How long may it take before the U.S. creates a CBDC?
We suspect it will be some years before a U.S. CBDC is designed, approved, and used. Our best guess would be three to five years. The release of FedNow, a new fast payments program (not a blockchain-related technology) launched in July 2023, might give us some clues on the timeline, though. The Fed formally started studying the potential of FedNow in September 2013 — nearly 10 years before its release. While we are not expecting a CBDC release to take 10 years, we do believe it could be a few more years before a final design is reached.
Would a U.S. CBDC replace the U.S. dollar?
No, we don’t believe a U.S. CBDC would replace the U.S. dollar. A U.S. CBDC would be, simply, another form of the U.S. dollar. Dollars come in many forms already — physical cash, digital cash (such as digital wallet payment apps), and credit (credit cards, loans, etc.). When paying for lunch, as an example, one could pay with any of these. They are all payments in U.S. dollars. A CBDC will simply be another option, a different digital option, to pay for lunch in U.S. dollars. Figure 3 is a simplified view of U.S. money creation today, and what it may look like with a CBDC.
What kind of money is most private?
It is important to remember that all forms of money come with trade-offs. Physical cash is generally the most private way to transact, but even cash is not completely private. As an example, U.S. banks are required by law to report to the U.S. government all deposits and withdrawals of $10,000 or more, whether they be in cash, coins, wire, check, etc. What's more, cash is also the easiest to lose, damage, or have stolen. Reversing transactions is hard to do with cash, but an advantage of credit cards.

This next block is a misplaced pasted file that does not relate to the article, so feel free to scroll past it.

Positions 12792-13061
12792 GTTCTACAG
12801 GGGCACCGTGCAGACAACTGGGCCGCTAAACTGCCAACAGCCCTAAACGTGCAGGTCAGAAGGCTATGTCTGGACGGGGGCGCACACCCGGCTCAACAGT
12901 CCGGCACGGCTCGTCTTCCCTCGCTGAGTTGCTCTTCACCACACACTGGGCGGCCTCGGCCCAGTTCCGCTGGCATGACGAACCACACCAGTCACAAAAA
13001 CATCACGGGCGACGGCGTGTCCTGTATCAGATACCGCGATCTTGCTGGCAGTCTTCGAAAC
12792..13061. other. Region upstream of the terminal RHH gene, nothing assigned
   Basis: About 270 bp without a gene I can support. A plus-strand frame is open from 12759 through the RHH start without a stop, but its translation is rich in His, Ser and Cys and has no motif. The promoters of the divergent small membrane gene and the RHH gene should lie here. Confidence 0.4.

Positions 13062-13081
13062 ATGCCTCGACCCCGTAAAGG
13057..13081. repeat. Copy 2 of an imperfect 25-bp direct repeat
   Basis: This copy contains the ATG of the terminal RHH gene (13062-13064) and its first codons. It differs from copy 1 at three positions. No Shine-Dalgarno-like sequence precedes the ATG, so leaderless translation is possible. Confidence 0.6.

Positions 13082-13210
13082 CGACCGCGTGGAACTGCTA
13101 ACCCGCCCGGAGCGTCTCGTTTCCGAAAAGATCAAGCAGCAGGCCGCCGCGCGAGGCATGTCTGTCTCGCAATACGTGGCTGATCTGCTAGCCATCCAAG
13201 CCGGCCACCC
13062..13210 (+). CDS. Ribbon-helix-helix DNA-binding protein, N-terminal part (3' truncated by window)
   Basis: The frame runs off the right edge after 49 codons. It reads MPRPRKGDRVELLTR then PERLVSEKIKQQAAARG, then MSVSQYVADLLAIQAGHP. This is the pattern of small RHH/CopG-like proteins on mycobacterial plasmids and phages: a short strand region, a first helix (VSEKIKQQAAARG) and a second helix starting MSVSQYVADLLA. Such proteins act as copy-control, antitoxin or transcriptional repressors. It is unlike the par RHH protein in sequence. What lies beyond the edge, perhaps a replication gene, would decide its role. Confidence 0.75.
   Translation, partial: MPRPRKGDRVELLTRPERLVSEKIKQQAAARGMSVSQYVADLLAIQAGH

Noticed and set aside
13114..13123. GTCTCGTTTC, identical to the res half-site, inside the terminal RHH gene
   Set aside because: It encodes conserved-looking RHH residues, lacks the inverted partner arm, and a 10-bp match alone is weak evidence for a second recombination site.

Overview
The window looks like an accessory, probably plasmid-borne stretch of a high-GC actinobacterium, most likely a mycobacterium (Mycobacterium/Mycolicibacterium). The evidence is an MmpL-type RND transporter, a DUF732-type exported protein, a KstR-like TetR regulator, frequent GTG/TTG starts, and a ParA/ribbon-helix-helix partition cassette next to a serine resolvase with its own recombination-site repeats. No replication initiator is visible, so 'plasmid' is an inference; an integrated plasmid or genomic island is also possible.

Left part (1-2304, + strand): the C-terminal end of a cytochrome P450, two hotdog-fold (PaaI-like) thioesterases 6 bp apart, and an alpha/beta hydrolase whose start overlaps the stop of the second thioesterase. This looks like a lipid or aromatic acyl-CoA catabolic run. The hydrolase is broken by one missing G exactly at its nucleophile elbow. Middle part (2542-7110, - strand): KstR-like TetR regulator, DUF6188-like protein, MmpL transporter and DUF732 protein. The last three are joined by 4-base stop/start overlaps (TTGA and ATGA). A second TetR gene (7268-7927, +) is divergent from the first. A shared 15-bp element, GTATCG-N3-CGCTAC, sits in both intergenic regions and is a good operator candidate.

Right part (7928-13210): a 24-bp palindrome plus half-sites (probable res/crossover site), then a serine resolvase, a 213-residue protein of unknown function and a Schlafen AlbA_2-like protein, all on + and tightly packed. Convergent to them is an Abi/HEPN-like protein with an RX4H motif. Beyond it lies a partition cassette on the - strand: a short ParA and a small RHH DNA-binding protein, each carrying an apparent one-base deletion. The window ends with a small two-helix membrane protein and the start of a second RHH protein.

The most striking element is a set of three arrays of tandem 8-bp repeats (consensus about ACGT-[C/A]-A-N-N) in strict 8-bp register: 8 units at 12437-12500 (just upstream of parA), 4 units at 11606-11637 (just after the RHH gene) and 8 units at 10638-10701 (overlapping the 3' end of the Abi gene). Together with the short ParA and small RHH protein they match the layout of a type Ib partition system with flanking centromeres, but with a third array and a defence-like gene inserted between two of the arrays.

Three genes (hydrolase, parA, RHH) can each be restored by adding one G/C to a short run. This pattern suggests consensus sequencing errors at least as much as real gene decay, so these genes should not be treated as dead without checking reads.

As for a CBDC, it appears at first blush that it could be one of the easiest forms of money to use, but also potentially the least private. Privacy has evolved as a main concern with a CBDC because it will be created by and be a direct liability of the Fed. This means that a CBDC has the potential to be distributed directly by the Fed to individuals and businesses, which is quite different from how money is created and distributed today.
Today, the Fed does not issue money directly to individuals, but oversees third parties, such as commercial banks, which create money in the forms of loans (credit) and deposits for individuals. This interaction can be seen on the left side of Figure 3. For added perspective on what the future may look like, we added a circle to Figure 3, which represents where a CBDC might fit into the U.S. money creation framework.
Notice that a CBDC has the potential to be distributed directly to individuals, which could make government payments, such as stimulus checks, easier for consumers. On the flip side, however, consumers may have concerns over direct dealings with the government over personal finances. Not only could these dealings become cumbersome, but they could come at the expense of individual privacy, too.
How would a U.S. CBDC be different than other digital platforms, such as Apple Pay or Venmo?
This depends on the CBDC’s final design, but most likely, consumers will interact with a CBDC the same as other digital financial platforms, such as Apple Pay or Venmo. For instance, paying with a CBDC will likely be as easy as tapping one’s smart phone at a retail kiosk. And one’s CBDC balance will likely be found near one’s cash balance on a personal banking statement or banking app.
Will a U.S. CBDC be backed by gold?
We doubt it. U.S. dollars have not been backed by gold since 1971. We believe a U.S. CBDC likely would be backed by the full faith and credit of the U.S. government, the same as all U.S. dollars today.
“I’ve heard that the U.S. already has a CBDC that went live in July 2023. Is this true?”